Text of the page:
Lawyers for Reporters is a nonprofit under the umbrella of the Cyrus R. Vance Center for International Justice. It provides pro bono legal services for independent journalists and local news organizations in the U.S.

Legal Network for Journalists at Risk is composed of member organizations and a steering committee with the goal of providing support to independent journalists and media outlets throughout their legal case.

Media Defence is a registered charity in England that works to ensure quality legal representation for journalists worldwide, engages in strategic litigation against unjust laws used to silence journalists and works on capacity building. It has a resource hub with articles geared toward an international audience.

Free Press Unlimited is an international press freedom organization that offers a wide variety of support for journalists and members of the media, including subsistence costs, psycho-social support, work provisions and legal defense support.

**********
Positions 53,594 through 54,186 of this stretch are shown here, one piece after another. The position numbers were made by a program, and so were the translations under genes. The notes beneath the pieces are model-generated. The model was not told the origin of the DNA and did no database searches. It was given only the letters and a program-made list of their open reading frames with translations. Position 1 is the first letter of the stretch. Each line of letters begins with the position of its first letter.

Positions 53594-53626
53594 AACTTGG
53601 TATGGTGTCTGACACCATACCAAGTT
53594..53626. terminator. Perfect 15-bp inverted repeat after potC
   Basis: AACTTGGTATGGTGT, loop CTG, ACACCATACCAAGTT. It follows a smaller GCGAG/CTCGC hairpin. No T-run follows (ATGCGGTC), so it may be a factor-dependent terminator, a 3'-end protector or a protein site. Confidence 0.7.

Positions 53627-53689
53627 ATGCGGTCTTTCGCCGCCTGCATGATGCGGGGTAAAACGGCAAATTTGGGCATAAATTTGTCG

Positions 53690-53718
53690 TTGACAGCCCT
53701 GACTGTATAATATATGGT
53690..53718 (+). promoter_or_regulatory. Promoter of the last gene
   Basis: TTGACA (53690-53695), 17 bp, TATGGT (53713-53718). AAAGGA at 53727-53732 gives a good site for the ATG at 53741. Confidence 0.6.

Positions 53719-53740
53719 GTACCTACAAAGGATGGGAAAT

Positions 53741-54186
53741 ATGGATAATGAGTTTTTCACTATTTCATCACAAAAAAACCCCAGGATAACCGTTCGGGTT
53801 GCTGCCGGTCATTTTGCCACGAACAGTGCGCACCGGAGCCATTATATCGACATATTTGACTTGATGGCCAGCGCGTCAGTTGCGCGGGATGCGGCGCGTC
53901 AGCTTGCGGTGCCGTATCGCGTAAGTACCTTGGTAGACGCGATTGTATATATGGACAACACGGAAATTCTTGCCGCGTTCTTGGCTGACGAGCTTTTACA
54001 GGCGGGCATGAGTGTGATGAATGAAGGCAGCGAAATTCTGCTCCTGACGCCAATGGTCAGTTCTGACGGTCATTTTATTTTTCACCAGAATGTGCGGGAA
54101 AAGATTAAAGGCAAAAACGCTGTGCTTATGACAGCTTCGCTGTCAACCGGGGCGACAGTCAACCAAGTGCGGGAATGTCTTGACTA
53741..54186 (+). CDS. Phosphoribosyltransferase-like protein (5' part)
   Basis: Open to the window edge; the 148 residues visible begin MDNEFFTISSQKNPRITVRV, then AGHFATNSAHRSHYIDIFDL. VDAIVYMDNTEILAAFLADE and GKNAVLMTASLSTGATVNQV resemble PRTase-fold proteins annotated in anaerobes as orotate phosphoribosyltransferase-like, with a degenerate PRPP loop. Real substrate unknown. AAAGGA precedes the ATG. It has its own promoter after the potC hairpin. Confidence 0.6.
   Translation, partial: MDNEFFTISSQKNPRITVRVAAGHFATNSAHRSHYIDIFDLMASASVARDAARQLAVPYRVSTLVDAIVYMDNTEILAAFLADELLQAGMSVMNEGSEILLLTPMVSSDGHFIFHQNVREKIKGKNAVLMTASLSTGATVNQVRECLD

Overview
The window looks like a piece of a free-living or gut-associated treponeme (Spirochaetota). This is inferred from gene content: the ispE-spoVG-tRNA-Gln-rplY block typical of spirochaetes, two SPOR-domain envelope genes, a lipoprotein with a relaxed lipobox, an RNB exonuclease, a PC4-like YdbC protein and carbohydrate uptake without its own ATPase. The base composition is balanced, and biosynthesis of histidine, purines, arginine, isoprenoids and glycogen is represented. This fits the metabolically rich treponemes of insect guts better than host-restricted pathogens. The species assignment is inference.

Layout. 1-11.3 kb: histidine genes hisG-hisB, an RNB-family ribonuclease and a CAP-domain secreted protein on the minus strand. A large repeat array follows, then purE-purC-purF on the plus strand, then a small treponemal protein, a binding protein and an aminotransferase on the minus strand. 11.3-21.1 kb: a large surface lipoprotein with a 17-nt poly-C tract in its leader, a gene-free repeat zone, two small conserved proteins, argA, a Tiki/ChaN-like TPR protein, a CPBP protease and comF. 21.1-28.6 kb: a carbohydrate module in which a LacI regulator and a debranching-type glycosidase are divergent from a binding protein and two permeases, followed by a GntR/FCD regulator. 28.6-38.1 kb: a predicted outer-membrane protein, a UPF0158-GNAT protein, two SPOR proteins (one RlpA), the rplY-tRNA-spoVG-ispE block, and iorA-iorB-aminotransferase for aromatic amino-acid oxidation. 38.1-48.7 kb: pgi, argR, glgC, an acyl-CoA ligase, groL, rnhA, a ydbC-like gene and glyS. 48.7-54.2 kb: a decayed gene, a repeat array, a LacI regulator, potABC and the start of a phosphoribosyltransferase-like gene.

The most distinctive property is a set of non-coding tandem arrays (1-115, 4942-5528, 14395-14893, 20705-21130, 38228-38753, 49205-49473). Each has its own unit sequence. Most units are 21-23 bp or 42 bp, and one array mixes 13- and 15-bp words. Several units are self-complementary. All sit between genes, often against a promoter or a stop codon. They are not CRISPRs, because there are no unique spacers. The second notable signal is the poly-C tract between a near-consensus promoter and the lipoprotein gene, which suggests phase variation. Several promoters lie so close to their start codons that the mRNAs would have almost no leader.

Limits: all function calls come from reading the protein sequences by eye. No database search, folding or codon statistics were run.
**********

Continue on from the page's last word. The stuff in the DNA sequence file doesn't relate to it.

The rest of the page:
Society of Professional Journalists is a U.S.-based journalism organization, dedicated to encouraging the free practice of journalism and providing various training opportunities with discounted services for its members. It hosts the Legal Defense Fund, which aids journalists in defending the freedom of speech and press.

The Media Freedom and Information Access Clinic is a law student clinic dedicated to increasing government transparency, defending the essential work of news gatherers and protecting freedom of expression by providing pro bono legal services, pursuing impact litigation and developing policy initiatives.

Additional Resources

Voice of America
“Network of lawyers helps U.S. journalists fight for access” by Esther Sun

Nieman Reports
“Sued for doing journalism” by Jonathan Peters

Poynter Institute
“A look back at a landmark study on libel lawsuits” by Paul Glader